Irarrázabal / Baldwin – Grips
9.7.22 by Matty McPherson
At 1:34 on my dream day, I walk into the local world class wine & beer market. I make a mad dash for the 50% off table. It’s flush! Just with all my enemies, unfortunately: hazy ipas 4 months past their shelf life and coalescing into a flight risk; saisons that have less personality than the Michelin man; “grape ales” with brett added to turn any party into a “pour one out and cry session;” a cassette from Tripticks Tapes entitled Grips. Wait, how’d that tape get there? Why the feck is Amanda Irarrázabal’s and Nat Baldwin’s double bass improvisation, recorded in August of 2021 and released as a C27, doing on the beer table? This tape just HAS to be straight edge, it just doesn’t have that energy in it!
Naturally, I take it to the register with my “class A enemy” beers. I use my rewards membership, because I like earning points just in case I wanna splurge for an $8 triple IPA that will fail me (they never cease to!). The man sees me purchasing these all. “Buddy,” he graciously tells me with the power of 1000 bodybuliders, “this tape changed my life. It taught me how to drink these beers.” I’m incredulous. I don’t understand how this gentleman and scholar could learn to drink and contemplate the most brazen of beer from the most elliptical and sardonic of double-double bass recordings. I stare into his lone monocle-drenched eye. “Tell me gentleman scholar, how so?”
The gentleman scholar at the counter proceeds to express, in the most beautiful of diction and concise of syntax, his knowledge. Knowledge of how Baldwin and Irarrázabal, whomst had never met in the flesh before meeting on that cramped stage, would spend 27 minutes with unkempt, yet unwavering grins (under their masks) on their faces and a casual wardrobe. Knowledge of how their exploits, over the composition hereby known as Grips, was as spiffy and fleet as a pilsner, but with the droning, recondite pleasures of brett yeast. “You see, when Baldwin and Irarrázabal joust, the clash is akin to synesthesia; it’s a novel flavor you sorta taste and have to hoard for yourself. Their joust is unnerved in its quips and stretches, even as it steadies and stills itself, it can’t help but jolt or twitch. All the while, they still find ways to bring in percussive elements of the bass akin to a coinstar pump n’ dump or boozy triple; drone worthy of the low level listening experience tang of a sour; why even the acoustics are that of a rustic palette akin to the farmhouse ale!” It all sounded too good to be true as I was tapping my credit card and dropping an extra dollar for lotto.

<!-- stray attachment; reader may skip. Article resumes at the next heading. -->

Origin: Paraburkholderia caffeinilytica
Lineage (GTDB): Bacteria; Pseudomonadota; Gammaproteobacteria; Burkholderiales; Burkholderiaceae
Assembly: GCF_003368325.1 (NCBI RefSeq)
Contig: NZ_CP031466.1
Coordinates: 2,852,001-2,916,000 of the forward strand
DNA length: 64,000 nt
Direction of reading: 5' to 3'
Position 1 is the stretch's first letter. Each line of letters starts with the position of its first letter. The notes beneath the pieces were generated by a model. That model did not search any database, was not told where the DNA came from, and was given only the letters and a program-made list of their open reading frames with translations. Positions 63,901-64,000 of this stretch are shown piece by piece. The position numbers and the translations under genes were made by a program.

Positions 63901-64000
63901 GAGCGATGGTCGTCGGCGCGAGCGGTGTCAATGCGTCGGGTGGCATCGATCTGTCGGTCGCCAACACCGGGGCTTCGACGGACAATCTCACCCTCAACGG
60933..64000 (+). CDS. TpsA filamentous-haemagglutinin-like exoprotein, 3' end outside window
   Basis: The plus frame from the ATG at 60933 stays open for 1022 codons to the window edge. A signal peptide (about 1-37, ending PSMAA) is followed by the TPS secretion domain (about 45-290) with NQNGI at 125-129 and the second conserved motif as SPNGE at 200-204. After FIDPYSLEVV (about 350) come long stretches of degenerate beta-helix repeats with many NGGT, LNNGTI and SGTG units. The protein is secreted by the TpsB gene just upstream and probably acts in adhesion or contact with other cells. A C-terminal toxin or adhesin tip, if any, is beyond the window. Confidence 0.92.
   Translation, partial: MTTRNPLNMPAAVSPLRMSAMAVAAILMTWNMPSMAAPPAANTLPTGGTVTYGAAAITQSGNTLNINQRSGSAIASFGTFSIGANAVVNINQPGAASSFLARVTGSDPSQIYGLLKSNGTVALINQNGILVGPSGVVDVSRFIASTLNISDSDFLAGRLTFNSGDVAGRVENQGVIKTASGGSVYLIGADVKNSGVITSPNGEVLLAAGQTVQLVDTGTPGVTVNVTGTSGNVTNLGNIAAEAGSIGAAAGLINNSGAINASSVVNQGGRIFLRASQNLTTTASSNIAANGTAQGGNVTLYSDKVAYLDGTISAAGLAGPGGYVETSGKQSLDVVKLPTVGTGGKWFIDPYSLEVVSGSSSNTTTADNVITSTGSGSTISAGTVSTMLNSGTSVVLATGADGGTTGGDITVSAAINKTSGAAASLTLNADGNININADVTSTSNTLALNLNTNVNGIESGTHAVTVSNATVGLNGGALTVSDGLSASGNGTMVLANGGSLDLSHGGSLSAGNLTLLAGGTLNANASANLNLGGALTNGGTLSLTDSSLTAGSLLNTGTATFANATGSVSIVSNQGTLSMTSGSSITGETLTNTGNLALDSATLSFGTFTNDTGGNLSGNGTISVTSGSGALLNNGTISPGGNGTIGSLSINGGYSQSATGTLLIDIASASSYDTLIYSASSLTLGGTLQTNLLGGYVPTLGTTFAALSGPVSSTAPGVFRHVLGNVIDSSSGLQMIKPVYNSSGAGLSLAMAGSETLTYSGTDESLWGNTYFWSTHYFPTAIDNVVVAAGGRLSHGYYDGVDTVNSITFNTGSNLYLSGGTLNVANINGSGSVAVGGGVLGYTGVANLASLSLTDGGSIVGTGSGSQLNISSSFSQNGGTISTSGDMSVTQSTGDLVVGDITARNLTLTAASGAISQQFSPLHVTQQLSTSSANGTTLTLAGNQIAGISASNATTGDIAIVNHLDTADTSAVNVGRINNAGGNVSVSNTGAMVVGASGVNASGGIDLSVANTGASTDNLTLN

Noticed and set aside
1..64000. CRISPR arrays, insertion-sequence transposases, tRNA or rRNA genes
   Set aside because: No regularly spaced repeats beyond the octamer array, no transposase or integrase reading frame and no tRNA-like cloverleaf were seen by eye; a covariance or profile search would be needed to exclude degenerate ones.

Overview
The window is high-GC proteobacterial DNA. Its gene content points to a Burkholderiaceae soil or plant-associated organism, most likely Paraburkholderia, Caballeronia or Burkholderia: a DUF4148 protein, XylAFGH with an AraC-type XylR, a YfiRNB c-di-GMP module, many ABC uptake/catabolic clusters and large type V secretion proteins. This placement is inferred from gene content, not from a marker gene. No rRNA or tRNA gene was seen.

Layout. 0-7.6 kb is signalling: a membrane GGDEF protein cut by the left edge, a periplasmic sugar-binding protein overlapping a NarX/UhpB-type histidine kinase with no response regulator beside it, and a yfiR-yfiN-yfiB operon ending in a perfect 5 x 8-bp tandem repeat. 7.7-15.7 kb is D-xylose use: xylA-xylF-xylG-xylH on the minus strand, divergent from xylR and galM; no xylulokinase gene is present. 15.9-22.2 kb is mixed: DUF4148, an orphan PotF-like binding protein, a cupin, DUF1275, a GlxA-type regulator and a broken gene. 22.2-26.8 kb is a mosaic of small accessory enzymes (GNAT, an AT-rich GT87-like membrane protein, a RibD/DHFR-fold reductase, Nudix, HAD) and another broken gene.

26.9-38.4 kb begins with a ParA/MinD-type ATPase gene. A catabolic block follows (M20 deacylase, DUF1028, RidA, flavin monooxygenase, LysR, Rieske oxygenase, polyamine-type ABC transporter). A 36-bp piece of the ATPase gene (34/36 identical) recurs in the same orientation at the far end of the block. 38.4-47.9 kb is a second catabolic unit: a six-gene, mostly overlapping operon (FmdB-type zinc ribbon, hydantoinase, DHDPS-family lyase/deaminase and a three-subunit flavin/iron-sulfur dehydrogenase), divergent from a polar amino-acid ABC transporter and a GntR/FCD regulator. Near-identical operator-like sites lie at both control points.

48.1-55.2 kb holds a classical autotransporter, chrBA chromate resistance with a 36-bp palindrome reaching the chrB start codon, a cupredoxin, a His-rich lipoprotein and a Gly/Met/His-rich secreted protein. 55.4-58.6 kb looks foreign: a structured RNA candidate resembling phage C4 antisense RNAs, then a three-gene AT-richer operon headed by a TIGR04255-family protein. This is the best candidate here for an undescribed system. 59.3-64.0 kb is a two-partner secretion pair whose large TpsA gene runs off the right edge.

“Gentleman Scholar, this sounds too good to be true!” I bemoaned. “Like, these two Irarrázabal and Baldwin chaps and all these darn noises they’r-” “Highly technical sounds!” the Gentleman Scholar corrected me. “Right, these highly technical sounds, how can they be in service to improving the flavor of a Brett ale?” I gandered. Perhaps I seemed to near-sighted as the clerk responded. “It’s in the vividness. The way these instruments, believed to be so blunt and ‘black and white’ in their approach, can achieve a thriller level funk and uncanny esoteric dividends for the bass! It’s about the process and the excitement of a new amalgamation; when it brightens up the synapses of your mind that’s just the cherry on top” I pondered the fluorescent yellow cassette, peering into its soul, imagining the sounds I’d soon come to hear.
The clerk was no scoundrel. As the dream day turned into a dream night with the beers, Baldwin and Irarrázabal sashayed and moseyed through a variety of acrobatic sleights. With only 27 minutes, their plucky style of jazz stays precocious. Their movements are steady leaps of faith, an implicit trust carrying the weightlessness of the effort along. It made me a better listener as much as a beer aesthetic ponderer. I suppose that happens sometimes to the best of us.